Li receives Connecting with Missouri Grant

Christine Li, assistant professor in the School of Natural Resources, was recently named one of the first recipients of the Connecting With Missouri grant from the Connector, a UM system resource. She specializes in environmental education research and teaching; her project is titled, “Climate Youth Engagement: Enhancing Climate Literacy and Community Resilience through Science-Based Deliberative Forums and Actions.”

Plant Sciences grad students win awards at recent meeting

The North Central Weed Science Society of America honored three Plant Sciences graduate students with awards in the Graduate Paper Contest during the recent annual meeting in Columbus, Ohio.

  • Will Tubbs, master’s student, received first place in the Agronomic Crops Section
  • Eric Oseland, doctoral student, placed second in the Agronomic Crops Section
  • Jerri Lynn Henry, doctoral student, earned second place in the Equipment and Application Methods Section.

CAFNR faculty members have received the following recent grants (listed by Principal Investigator):

Kevin W. Bradley, Integrating Best Management Practices for Weeds with Multiple Herbicide Resistance in Soybean Production Systems (FY20), 10/1/2019-9/30/2020, $115,000, Agricultural Research Service

Pengyin Chen, Towards the Development of High-Yielding Cultivars & Germplasm with Optimum Oil and Protein Content and Innovative Oil Attributes for the Current Market, 10/1/2019-9/30/2020, $66,816, Ohio State University

Pengyin Chen, Discovery and deployment of novel genes for durable resistance to multiple nematode population in soybean, 10/1/2019-9/30/2020, $55,843, University of Georgia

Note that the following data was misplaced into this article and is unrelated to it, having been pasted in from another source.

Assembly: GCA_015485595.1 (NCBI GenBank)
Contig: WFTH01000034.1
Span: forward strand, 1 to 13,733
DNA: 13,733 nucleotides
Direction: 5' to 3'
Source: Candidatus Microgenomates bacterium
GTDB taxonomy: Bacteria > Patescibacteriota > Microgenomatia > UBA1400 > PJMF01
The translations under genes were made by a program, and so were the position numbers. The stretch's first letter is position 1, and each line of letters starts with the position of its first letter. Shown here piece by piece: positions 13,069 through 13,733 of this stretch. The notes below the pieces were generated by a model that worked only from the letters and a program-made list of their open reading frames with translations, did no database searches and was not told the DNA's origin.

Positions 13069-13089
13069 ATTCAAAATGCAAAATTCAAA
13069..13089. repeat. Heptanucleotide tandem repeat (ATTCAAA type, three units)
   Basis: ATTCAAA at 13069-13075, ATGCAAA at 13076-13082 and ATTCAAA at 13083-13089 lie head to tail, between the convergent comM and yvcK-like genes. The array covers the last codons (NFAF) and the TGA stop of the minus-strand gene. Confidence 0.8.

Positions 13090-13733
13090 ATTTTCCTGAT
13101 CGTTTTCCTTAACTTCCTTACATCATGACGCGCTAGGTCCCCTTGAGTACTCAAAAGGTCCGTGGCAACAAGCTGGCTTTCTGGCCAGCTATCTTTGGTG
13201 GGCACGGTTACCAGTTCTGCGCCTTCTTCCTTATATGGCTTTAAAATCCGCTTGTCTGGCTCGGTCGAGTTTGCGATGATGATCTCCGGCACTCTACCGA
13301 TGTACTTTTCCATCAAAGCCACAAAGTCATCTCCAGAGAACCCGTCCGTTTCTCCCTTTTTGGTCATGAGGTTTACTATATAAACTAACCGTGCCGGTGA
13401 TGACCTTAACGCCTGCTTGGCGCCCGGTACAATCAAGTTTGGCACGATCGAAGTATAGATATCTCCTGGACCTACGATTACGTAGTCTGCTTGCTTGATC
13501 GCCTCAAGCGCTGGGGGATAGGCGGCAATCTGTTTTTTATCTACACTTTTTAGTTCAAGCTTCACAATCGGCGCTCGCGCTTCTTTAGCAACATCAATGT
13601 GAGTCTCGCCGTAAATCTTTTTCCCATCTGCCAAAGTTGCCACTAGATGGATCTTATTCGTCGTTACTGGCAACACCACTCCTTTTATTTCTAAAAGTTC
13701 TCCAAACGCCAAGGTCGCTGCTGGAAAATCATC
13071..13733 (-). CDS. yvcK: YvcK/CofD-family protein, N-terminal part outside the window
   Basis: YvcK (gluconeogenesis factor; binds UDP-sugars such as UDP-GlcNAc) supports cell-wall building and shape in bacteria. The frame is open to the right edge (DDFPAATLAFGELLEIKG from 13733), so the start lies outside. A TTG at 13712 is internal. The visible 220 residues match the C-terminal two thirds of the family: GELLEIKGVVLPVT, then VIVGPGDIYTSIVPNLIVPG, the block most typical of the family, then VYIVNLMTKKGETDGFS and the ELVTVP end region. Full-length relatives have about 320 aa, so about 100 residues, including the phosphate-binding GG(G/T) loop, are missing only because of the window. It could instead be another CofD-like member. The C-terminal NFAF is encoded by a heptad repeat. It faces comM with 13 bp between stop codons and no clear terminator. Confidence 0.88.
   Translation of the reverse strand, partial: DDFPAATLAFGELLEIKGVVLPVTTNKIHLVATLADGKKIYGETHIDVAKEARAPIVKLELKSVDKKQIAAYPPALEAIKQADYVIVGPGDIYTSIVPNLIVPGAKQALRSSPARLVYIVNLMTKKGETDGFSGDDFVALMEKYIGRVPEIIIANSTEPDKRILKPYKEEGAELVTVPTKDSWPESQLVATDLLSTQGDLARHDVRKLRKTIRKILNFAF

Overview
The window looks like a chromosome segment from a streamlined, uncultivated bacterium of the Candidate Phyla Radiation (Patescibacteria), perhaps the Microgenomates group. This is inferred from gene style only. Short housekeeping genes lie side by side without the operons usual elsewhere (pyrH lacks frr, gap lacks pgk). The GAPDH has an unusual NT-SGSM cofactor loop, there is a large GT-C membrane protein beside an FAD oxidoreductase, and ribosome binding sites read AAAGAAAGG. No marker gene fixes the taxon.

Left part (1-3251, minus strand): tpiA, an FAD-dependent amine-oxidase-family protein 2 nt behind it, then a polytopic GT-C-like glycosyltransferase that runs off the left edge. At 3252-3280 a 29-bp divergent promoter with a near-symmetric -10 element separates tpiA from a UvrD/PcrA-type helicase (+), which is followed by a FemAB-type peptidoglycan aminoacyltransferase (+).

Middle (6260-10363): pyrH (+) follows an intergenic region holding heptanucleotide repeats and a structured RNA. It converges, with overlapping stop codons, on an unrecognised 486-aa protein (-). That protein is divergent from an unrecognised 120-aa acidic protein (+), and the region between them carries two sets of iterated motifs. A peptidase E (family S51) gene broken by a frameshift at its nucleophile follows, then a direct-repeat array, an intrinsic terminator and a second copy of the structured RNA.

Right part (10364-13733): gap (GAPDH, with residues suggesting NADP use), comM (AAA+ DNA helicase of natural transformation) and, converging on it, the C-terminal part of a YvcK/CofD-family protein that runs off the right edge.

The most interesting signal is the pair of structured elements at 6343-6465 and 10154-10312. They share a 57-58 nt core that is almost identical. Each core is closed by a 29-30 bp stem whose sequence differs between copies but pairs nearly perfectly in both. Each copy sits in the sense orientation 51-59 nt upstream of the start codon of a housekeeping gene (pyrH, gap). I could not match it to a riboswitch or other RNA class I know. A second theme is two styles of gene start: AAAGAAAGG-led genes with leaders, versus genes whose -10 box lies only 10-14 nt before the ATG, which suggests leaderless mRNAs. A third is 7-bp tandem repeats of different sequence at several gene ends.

Daniel Downing, Heartland Extension Disaster Education Network Building Resiliency in the Heartland, 9/1/2019-8/31/2021, $97,937, National Institute of Food and Agriculture

Felix Fritschi, Utilizing Genes from the Soybean Germplasm Collection to Mitigate Drought Stress, 10/1/2019-9/30/2020, $180,192, University of Arkansas

James Heiser, Successfully Deploying Post-Emergence + Overlapping Residual: Calendar vs. Weed Height?, 1/1/2020-12/31/2020, $10,750, Cotton Inc.

Dae-Young Kim, Enhancing the Economic Sustainability of Missouri Agritourism, 12/2/2019-1/29/2021, $155,000, Missouri Agriculture and Small Business Development Authority

Mengshi Lin, Effect of Nanocellulose and Food Matrix on Mucosal Structure, Nutrient Absorption and Colonic Fermentation, 9/1/2019-8/31/2022, $84,323, University of Georgia

Kevin Rice, Soybean Gall Midge: Surveying the North Central Region, Adult Monitoring and Host Plant Resistance, 10/1/2019-8/31/2020, $10,000, University of Nebraska-Lincoln

Andrew M. Scaboo, Discovery and deployment of novel genes for durable resistance to multiple nematode population in soybean, 10/1/2019-9/30/2020, $39,997, University of Georgia

Andrew M. Scaboo, Increasing Genetic Diversity, Yield, and Protein of US Commercial Soybean Germplasm, 10/1/2019-8/31/2021, $73,890, University of Nebraska-Lincoln

William Stevens, Cotton Nitrogen Management with Urea and Controlled Release Fertilizer Mixtures on Silt Loam Soils, 1/1/2020-12/31/2020, $11,200, Cotton Inc.

Henry Nguyen, Modifying Soluble Carbohydrates in Soybean Seed for Enhanced Nutritional Energy Meal, 10/1/2019-9/30/2020, $294,758, Purdue University

William Wiebold, Improving on Perfection: Gene Editing to Reduce or Eliminate Anti-Nutritional Factors in Soybean Seeds that have been Shown to Reduce Economic Value, 10/1/2019-9/30/2020, $139,380, Purdue University

Jeffrey Wood, Missouri Ozark AmeriFlux (MOFLUX) Project Phase Four, 10/3/2016-9/30/2021, $48,000, Oak Ridge National Lab

Provided by the MU Office of Research

In the News

Hay expense, not supplement, drives winter feed cost

300-bushel corn yields reached in Missouri
Missouri Ruralist

Weather, herbicide damage impact trials
Missouri Farmer Today

Will Robinson named Missouri Ruralist’s College Farmer
Missouri Ruralist

The photo featured in the header shows that winter weather has already hit the University of Missouri. Nearly a year ago, the city of Columbia was greeted with one of the largest snowstorms in the town’s history – nearly 17 inches. Columbia ended up with around 30 inches of snow in total during the winter months, including some during the spring. Tony Lupo, a University of Missouri professor of atmospheric sciences, said mid-Missourians shouldn’t see that much snow as the calendar turns to 2020, but there could definitely be a few snow days. Lupo said long-range forecasts also show winter temperatures could be a bit below averages.